The structural evolution of milky-way-like star-forming galaxies since z ∼ 1.3

Shannon G. Patel, Mattia Fumagalli, Marijn Franx, Pieter G. Van Dokkum, Arjen Van Der Wel, Joel Leja, Ivo Labbé, Gabriel Brammer, Rosalind E. Skelton, Ivelina Momcheva, Katherine E. Whitaker, Britt Lundgren, Adam Muzzin, Ryan F. Quadri, Erica June Nelson, David A. Wake, Hans Walter Rix

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We follow the structural evolution of star-forming galaxies (SFGs) like the Milky Way by selecting progenitors to z ̃ 1.3 based on the stellar mass growth inferred from the evolution of the star-forming sequence. We select our sample from the 3D-HST survey, which utilizes spectroscopy from the HST/WFC3 G141 near-IR grism and enables precise redshift measurements for our sample of SFGs. Structural properties are obtained from Sérsic profile fits to CANDELS WFC3 imaging. The progenitors of z = 0 SFGs with stellar mass M = 1010.5 M * are typically half as massive at z ̃ 1. This late-time stellar mass growth is consistent with recent studies that employ abundance matching techniques. The descendant SFGs at z ̃ 0 have grown in half-light radius by a factor of ̃1.4 since z ̃ 1. The half-light radius grows with stellar mass as re ∝M 0.29. While most of the stellar mass is clearly assembling at large radii, the mass surface density profiles reveal ongoing mass growth also in the central regions where bulges and pseudobulges are common features in present day late-type galaxies. Some portion of this growth in the central regions is due to star formation as recent observations of Hα maps for SFGs at z ̃ 1 are found to be extended but centrally peaked. Connecting our lookback study with galactic archeology, we find the stellar mass surface density at R = 8 kpc to have increased by a factor of ̃2 since z ̃ 1, in good agreement with measurements derived for the solar neighborhood of the Milky Way.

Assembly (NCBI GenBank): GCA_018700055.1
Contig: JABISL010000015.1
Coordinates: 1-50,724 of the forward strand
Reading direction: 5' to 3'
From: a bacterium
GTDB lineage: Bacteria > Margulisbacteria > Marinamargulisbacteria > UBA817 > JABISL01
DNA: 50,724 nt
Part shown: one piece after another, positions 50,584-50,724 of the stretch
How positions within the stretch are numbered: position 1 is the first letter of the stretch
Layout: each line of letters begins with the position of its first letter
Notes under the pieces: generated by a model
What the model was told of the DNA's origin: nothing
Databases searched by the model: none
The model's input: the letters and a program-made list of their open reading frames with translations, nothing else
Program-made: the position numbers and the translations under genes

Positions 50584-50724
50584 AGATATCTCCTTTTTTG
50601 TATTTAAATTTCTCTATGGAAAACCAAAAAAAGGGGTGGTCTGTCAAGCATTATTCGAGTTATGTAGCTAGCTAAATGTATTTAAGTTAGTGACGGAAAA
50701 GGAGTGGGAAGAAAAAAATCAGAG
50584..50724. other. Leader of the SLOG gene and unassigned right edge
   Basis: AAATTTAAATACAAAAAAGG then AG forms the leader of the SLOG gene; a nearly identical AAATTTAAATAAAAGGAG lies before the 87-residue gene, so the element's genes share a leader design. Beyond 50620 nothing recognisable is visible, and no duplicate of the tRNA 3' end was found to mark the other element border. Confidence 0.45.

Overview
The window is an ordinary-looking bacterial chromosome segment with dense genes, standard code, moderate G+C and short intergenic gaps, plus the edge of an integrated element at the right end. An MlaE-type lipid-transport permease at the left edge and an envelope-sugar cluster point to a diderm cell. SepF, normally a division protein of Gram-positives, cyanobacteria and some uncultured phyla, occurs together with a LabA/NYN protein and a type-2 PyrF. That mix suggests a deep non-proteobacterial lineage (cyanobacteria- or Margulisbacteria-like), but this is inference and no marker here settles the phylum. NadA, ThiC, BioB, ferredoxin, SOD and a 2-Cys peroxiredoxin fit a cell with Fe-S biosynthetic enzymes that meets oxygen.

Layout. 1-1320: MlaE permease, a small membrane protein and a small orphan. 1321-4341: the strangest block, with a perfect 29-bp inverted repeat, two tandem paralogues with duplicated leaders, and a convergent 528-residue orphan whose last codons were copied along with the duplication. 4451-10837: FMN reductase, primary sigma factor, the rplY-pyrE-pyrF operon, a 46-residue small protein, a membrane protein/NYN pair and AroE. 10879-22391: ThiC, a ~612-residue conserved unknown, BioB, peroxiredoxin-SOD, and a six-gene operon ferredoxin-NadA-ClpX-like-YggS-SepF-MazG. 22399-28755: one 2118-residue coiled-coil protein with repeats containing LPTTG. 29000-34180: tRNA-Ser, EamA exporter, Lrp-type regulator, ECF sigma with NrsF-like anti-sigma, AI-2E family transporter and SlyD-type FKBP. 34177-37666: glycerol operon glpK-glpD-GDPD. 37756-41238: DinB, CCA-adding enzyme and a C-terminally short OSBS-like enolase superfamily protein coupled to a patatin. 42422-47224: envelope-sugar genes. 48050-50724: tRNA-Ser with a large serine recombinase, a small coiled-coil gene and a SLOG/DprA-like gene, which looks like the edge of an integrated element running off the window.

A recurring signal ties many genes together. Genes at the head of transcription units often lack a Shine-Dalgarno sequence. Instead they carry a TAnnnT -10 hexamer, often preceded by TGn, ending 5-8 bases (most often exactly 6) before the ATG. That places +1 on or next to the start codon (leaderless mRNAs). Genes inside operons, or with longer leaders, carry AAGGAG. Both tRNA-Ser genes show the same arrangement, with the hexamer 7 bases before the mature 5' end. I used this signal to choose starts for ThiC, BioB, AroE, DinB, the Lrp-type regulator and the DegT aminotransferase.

Original languageEnglish (US)
Article number115
JournalAstrophysical Journal
Issue number2
StatePublished - Dec 1 2013

All Science Journal Classification (ASJC) codes

  • Astronomy and Astrophysics
  • Space and Planetary Science


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